Blue fish sushi and blue shrimp sushi are both sushi options that offer fish and shrimp in a single dish.
However, the two are not necessarily the same.
Blue fish and blue shrimps can both be eaten raw or cooked, and they both come from the same species of fish.
Shrimp and fish both have a soft, crunchy shell that is covered in tiny white bumps.
Blue shrimp is often cooked, while blue fish is usually cooked in a hot pot or deep fryer.
They are both delicious, but are two different species of sushi.
Below, we’ll discuss the difference between blue fish and panda shrimp.
The Differences Between Blue Fish and Blue Shrimp In general, blue fish comes from the Asian ocean.
Blue shrimp comes from South America.
They both have tiny white spots on the outside of their shells.
They’re similar to panda shrimpy, but have a softer, flaky shell and are easier to eat raw.
Both are a favorite sushi option in sushi restaurants across the country, and sushi lovers across the world.
How Blue Fish Sashimi Is Made Blue fish has a soft shell that’s covered in little white bumps (called katsura).
Shrimp has a smooth, flakey shell, with small bumps (katsu) in the center.
Both of these are perfect for sushi.
There are many variations of sushi, including how to prepare the fish and how to cook it.
Most sushi restaurants use a combination of these two types of sushi to make sushi.
To make blue fish, you’ll need to chop a small piece of the fish, then place the smaller piece on a plate and pour water into the fish to loosen the shell.
Place the large piece in a large pot and bring to a boil.
Once the fish is boiling, remove the pot from the heat and place it in the sink.
Place a small amount of rice or flour on top of the rice and stir to dissolve the rice.
The rice should be cooked thoroughly, but not to a mushy consistency.
Add the shrimp to the fish.
You’ll want to place the shrimp in the same way that you’d place a small portion of rice on top.
Once cooked, add a splash of cold water to the shrimp.
This will help to dissolve any excess rice.
After the shrimp is cooked, remove it from the pot and allow it to drain in a colander.
The shrimp will absorb the excess water and keep the shell intact.
Shampoo the shrimp, and you can then transfer it to a sushi utensil.
You can also add the shrimp back to the pot, along with the cooked rice, to form a bowl.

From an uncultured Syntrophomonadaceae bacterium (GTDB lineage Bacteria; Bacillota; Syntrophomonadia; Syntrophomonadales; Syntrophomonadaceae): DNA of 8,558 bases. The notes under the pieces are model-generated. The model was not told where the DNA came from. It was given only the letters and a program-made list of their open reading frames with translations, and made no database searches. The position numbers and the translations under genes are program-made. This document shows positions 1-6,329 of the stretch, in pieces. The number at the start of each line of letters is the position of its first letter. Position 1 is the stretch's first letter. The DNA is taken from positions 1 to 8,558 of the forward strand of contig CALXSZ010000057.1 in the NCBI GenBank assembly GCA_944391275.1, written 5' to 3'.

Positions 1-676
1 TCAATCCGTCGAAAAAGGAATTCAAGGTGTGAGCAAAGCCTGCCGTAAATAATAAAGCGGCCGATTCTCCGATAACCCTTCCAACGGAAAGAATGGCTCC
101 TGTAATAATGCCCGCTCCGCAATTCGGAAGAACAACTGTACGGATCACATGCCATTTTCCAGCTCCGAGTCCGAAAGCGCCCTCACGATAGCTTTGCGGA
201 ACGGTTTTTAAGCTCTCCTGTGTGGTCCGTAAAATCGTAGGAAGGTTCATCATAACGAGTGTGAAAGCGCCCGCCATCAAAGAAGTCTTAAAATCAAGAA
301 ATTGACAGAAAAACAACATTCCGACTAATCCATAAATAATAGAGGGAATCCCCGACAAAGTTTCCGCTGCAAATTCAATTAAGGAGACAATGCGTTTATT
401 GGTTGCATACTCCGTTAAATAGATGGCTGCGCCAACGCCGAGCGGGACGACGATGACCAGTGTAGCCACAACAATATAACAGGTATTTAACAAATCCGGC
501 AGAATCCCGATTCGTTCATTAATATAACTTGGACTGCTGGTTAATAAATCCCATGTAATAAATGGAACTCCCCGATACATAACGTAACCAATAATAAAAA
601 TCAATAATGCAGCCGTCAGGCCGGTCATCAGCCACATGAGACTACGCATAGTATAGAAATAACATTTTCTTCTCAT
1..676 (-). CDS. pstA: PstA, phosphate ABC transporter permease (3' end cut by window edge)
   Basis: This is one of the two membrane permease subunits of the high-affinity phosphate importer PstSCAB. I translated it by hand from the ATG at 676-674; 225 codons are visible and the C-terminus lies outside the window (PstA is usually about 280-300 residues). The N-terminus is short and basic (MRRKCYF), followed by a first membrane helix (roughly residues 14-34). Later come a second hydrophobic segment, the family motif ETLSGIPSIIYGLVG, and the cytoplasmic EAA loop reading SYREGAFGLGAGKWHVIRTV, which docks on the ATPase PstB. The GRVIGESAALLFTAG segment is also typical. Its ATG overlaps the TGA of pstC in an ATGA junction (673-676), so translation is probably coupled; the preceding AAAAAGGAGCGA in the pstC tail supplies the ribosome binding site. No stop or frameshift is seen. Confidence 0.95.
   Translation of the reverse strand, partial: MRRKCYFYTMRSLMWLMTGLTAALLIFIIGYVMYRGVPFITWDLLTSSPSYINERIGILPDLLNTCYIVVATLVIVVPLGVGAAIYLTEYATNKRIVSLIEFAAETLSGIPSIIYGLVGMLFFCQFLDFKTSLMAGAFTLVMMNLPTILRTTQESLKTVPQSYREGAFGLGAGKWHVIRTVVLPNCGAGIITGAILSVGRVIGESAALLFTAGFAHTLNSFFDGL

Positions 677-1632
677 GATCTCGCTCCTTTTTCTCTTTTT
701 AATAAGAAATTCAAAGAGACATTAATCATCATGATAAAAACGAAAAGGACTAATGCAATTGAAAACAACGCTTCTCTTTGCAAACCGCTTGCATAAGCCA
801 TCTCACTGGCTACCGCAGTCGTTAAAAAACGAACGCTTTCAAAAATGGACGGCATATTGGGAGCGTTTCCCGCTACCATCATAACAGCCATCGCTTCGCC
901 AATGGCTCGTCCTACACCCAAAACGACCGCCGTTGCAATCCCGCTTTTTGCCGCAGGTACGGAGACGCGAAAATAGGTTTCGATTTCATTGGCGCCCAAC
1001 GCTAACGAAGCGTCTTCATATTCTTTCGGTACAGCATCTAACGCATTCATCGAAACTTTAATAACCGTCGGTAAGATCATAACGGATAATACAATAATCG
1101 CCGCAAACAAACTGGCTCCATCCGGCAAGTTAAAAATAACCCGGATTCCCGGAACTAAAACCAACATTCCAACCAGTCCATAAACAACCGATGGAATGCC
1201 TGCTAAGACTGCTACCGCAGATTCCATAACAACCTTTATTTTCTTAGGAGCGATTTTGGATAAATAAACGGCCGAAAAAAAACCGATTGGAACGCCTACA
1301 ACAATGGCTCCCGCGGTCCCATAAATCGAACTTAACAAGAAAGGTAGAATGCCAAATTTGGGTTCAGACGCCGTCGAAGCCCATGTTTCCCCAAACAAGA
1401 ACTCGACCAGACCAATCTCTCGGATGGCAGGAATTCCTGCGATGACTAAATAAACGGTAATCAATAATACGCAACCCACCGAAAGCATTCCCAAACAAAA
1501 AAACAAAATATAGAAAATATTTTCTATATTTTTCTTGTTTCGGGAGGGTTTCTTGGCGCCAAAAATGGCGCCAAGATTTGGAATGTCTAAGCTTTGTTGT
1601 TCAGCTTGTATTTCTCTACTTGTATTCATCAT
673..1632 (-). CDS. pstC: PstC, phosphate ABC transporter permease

To finish, add some ketchup to the bowl and serve the shrimp with a squeeze of lemon.
These two variations of blue fish are often used as a starting point for sushi chefs to make their own sushi recipes.
If you’re looking for a different way to prepare blue fish for sushi, check out these simple ways to cook them yourself.
How To Make Blue Fish, Shrimp, and Panda Sushi in Your Freezer: Ingredients for Blue Fish (from the USDA): 1 1/2 tablespoons olive oil 1 large red onion, diced 3 cloves garlic, minced 1 small green bell pepper, diced 1 small white onion, sliced 3 cups white rice 2 cups fish flakes 1/4 teaspoon kosher salt 1/8 teaspoon freshly ground black pepper Directions for Shrimp (from USDA): 3-4 boneless shrimp, skin-on 1-cup rice 1 tablespoon white vinegar 1 teaspoon kosher or sea salt 1 teaspoon freshly grated nutmeg 1/3 cup fish flakes (optional) For Panda Shrimps (from Nijiya Sushi, LLC): 1 tablespoon olive oil 3 cloves of garlic, chopped 2 white onions, diced 4 cups white sushi rice (or rice noodles) 1 tablespoon ketchup 1/5 cup white vinegar Instructions for Blue Shrimp (from The Shrimp Chef): 1/6 teaspoon olive oil 2 tablespoons of olive oil 4 red onions, sliced 2 medium-sized red bell peppers, diced 2-3 cups white or rice noodles (or a combination) 2 cups of fish flakes Instructions for Panda Shramps (From The Shrimpy Chef): 3 cloves minced garlic, finely minced 1/1 cup fish rice 1/16 teaspoon salt 1 cup white sushi sauce Instructions for Shrimping (From Shrimp Chefs): 1 large, thinly sliced, yellow-eyed shrimpe, skin and all Directions for Panda Sashim (from Shrimp & Fish Sake): 2 cups rice 2 tablespoons water 1/10 teaspoon salt 3 tablespoons of fish (optional), chopped Instructions for Making Blue Fish in a Freezer (from National Frozen Food): 3 tablespoons olive or butter 1 cup rice (cooked or boiled) 1/32 teaspoon salt 2 teaspoons of freshly grained nutmeg 2 teaspoons fish flakes, optional Directions for Making Shrimp in a Freeze (